We found ourselves in the village of Hřensko in June 2017 as part of a fortnight's tour around the Czech Republic as guests of an old friend who was born in Brno. We had been staying in the village of Kytlice and spending time hiking the glorious trails of the Národní park České Švýcarsko (Bohemian Switzerland National Park) and the gorge of the Kamenice river. The village is at the mouth of the Kamenice river, where it joins the Labe (Elbe), which here forms the border between the Czech Republic and the German state of Saxony, which was formerly part of the DDR (East Germany).
Because of the popularity of the Kamenice gorge (which is well worth visiting) the village of Hřensko has become overwhelmed by the trappings of modern tourism, including a market selling all the usual tourist tat. I expect the market had its origins back when the DDR existed and Czechoslovakia had certain consumer goods which were lacking over the border.
Which brings me to the ferry, which was a surprise. It crosses the Labe a few yards downstream from where the Kamenice joins. It's a simple passenger ferry, though it may take bikes, and shuttles back and forth across the river to Schöna on the German bank. In fact the ferry sidles across the river, always keeping its bow pointing upstream. I wanted to take a quick crossing, but missed out due to a combination of misunderstanding the signs and the constraints of my fellow travelers.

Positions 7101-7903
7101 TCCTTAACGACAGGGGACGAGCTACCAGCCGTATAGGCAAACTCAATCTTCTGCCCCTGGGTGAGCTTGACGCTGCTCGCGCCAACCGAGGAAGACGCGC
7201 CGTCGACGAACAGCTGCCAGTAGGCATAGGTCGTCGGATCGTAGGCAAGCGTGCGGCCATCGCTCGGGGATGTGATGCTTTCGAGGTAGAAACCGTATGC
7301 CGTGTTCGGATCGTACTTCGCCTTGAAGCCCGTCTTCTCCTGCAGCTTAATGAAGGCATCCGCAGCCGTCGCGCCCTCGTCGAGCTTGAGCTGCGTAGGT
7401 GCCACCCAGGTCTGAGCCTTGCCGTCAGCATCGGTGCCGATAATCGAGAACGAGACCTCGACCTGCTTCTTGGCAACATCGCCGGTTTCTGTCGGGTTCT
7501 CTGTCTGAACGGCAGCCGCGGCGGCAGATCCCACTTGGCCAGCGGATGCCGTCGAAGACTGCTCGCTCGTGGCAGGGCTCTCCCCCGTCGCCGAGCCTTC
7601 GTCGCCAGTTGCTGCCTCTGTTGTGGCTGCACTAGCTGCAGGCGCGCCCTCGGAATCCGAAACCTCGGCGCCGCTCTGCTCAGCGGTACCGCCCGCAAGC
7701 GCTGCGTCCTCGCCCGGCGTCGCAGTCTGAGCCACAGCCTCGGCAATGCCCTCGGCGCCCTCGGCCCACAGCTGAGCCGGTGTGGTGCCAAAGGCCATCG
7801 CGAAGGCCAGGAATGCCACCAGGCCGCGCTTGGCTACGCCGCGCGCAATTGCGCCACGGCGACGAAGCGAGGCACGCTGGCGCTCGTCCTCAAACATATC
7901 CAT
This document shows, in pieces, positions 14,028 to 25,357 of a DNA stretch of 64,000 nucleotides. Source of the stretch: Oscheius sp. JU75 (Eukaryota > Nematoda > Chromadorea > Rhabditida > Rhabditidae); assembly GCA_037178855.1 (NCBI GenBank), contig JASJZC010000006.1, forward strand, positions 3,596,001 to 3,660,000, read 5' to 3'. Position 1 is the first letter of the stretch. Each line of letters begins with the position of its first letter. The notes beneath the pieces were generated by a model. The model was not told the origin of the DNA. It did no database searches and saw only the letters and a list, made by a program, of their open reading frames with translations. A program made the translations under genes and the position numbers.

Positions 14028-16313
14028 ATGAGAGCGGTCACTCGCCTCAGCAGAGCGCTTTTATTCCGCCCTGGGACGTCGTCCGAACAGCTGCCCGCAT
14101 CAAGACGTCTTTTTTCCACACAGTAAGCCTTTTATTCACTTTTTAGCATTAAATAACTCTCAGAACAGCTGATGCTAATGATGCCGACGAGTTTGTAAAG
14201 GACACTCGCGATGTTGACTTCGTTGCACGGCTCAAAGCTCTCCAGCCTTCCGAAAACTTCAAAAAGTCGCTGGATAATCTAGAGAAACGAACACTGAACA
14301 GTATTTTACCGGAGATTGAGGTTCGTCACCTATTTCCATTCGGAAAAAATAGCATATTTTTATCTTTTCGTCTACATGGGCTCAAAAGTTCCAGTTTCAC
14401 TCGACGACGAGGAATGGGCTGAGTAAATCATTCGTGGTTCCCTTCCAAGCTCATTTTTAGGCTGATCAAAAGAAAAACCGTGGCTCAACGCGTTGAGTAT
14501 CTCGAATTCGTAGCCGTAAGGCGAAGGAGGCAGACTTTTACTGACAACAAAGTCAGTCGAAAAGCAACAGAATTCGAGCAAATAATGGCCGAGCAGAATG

There are major rail lines along the German side of the Labe, and in our short stay we saw several large freight trains pass, and also regional passenger trains that stopped at a station at Schöna. Dresden is not far downstream, so it looks like a nice trip to take the train from Dresden to Schöna, then the ferry across to Hřensko.
The ferry boat was itself very workaday, but as we watched a large paddle steamer,
built in 1898, came around the bend downstream from us and used the width of the river there to turn about and head back again. Looks like something fun to look into if you're in the area!
for a little of the history of Hřensko.
And the local German public transit authority, the VVO,
in its territory, starting with Hřensko–Schöna and going downstream.